Arguing Taxes, Transfers, and Market Outcomes

May 22nd, 2014 at 12:20 am

Inequality analyst Scott Winship feels “systematically ignored” by “writers and researchers” including myself.  Since he’s a smart and interesting critic in this space, not to mention an old fellow traveler, allow me to correct that.

Scott is one of a number of analysts who criticize Thomas Piketty’s work for focusing largely on market incomes, thus leaving out the impact of taxes and transfer payments.  Include those sources, these critics assert, and both real income and inequality trends appear considerably more favorable than Piketty’s data show.

My analysis, with which Scott takes issue, is that this “transfer defense” as I call it, has merit, though less in terms of the growth of inequality (more on that below) and more in terms of real income growth for the middle class.  But my key point is that while analysts should look at all income sources, the market story Piketty tells remains true.  To the extent that middle-class families got ahead, it was through transfers and tax cuts more so than earnings.  As I read Scott’s own data, they further corroborate this insight.

Scott complains that my analysis failed to separate out elderly and non-elderly households.  In fact, I fully agree with the differences he notes, and noted them myself, stressing the role of Social Security and Medicare in particular on “aging boomer households.”  I devoted a precious paragraph (Scott gets more space than I do!) to the fact that “for the average elderly household that receives retirement benefits from the program, Social Security provides just under two-thirds of income.”

No question, the figure I posted looks different for different family types, with transfers obviously playing a lesser role—though still a larger one than many recognize, as I show below—for non-elderly households.  And no question, as I acknowledge, the changing composition (more of those “aging boomers”) means increasingly more transfers in the middle class.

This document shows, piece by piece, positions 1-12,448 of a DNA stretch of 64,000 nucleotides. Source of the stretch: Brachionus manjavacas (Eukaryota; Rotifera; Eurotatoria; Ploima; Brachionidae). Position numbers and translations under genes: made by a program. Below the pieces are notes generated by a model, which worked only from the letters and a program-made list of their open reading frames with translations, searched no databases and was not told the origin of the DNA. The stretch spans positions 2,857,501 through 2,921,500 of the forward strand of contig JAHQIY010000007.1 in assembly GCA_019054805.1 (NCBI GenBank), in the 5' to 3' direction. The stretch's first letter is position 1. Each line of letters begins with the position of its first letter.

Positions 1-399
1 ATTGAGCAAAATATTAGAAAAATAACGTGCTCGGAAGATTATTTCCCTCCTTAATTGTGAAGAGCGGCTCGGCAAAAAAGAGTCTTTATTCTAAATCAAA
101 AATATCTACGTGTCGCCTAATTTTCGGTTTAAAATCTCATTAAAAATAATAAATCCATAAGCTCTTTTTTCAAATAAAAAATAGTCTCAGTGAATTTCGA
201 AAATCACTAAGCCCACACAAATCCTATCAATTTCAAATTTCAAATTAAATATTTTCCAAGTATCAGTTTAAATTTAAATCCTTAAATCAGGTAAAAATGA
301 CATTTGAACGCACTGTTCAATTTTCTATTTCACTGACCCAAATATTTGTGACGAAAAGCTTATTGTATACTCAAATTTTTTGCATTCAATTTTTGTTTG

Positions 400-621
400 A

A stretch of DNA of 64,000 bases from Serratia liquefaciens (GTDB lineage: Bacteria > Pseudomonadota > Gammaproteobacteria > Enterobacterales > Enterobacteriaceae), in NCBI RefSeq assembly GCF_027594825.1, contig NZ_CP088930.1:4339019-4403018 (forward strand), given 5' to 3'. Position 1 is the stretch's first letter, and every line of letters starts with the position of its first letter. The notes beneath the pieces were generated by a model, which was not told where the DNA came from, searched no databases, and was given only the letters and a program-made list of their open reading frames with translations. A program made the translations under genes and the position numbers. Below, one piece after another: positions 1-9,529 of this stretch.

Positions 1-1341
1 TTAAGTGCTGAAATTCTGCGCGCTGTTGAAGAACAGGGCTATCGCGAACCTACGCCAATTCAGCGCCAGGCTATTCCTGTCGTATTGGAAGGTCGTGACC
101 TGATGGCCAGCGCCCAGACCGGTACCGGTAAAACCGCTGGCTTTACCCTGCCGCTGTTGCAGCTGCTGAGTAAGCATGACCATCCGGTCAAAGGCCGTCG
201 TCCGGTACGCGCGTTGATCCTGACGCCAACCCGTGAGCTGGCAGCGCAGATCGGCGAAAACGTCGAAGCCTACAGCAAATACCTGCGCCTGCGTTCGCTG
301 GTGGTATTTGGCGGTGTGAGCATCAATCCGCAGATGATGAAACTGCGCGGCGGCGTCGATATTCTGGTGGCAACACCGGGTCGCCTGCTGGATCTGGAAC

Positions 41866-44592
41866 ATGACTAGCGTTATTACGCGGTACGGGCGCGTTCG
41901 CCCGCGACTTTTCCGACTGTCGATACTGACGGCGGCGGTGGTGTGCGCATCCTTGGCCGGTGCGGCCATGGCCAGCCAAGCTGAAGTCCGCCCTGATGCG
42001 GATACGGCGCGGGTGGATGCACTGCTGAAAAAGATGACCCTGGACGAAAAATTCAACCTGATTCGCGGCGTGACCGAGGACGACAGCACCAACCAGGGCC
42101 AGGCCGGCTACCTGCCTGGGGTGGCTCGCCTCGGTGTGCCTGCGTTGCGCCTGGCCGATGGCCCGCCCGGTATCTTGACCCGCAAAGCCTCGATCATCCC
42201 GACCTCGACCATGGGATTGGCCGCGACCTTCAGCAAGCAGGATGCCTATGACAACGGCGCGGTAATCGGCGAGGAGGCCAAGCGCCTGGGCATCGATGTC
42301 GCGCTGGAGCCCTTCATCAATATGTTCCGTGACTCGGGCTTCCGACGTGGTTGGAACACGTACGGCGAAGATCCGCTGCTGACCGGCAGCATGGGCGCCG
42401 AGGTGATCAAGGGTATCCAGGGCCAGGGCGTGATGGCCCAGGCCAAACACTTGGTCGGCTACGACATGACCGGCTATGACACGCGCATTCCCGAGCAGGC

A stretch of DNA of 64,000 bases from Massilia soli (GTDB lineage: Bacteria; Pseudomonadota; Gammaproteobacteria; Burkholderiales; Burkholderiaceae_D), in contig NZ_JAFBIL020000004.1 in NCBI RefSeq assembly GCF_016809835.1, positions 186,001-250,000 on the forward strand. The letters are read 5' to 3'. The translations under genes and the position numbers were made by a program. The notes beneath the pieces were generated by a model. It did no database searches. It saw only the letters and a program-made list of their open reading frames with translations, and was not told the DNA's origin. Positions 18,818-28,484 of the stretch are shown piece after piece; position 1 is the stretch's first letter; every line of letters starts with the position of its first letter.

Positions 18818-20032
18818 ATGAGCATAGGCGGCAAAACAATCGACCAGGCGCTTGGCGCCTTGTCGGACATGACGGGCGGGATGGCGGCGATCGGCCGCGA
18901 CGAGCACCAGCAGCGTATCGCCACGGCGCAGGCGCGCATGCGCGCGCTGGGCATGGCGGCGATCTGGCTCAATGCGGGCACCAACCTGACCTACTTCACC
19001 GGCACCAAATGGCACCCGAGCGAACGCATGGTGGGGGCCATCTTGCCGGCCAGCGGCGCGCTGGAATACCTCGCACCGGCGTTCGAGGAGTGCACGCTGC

That’s exactly my point.  The broad “middle class”—elderly, non-elderly, with kids, without—faces all the economic and fiscal pressures we’re currently debating, particularly in the age of Piketty, including stagnant earnings, attacks on social insurance, inequality channeling growth away from the middle, and the increasing dependence, particularly but not exclusively among the elderly, on tax cuts and increased transfers to lift wage-starved incomes (in fact, boomers are not just aging, they’re also working longer).

Scott’s own data neither assuage these concerns nor contradict these points.  He suggests that if we look at non-elderly households we’ll see the “strong gains in earnings” that I missed.  Except that his table shows real wages and salaries of this family type grew all of 5%, from 1979-2010.  That’s 0.2% per year and it is not “strong” growth.  Add in the value of employer-provided health care (which I argue these CBO data may overestimate) and other employer benefits and you’re up to 0.4% per year.  Drill down further to working-age families with kids and you get 0.4% per year in real wages/salaries; 0.7% including health care, etc. (14% and 23% over 31 years).

In what world is that strong earnings growth?  The economy’s productivity was up 89% over those years, or 2.1% per year, ten times the Scott’s allegedly strong gains in wages for middle-class, working-age households.  Moreover, as EPI’s Josh Bivens shows in the income chapter of State of Working America, the earnings gains these families achieved derived not primarily from higher hourly wages or benefits, but from more family members working more hours per week and more weeks per year.

Sticking with non-elderly households, Scott shows that wage gains explained 13% of the after-tax income growth they achieved over these years, while transfers and taxes accounted for 54%.  Of course that’s less than the 91% that I get by looking across the broad middle class, but the fact remains that more than half of the income gains from non-elderly households derived from higher transfers and lower taxes.  Only 13% came from earnings.

The CBO data show that these working-age families relied on wages for 70-80% of their income in these years, yet wages provided just 13% of the overall gains, even accounting for the extra hours and weeks worked.  In fact, for every family type he examines, taxes and transfers explain a larger share of their gains over these years than do earnings (e.g., for families with children, real earnings growth explains 30% of the gains; taxes and transfers explain 35%).  Again, how does this support Scott’s contention that market-based outcomes are working out fine for the middle class?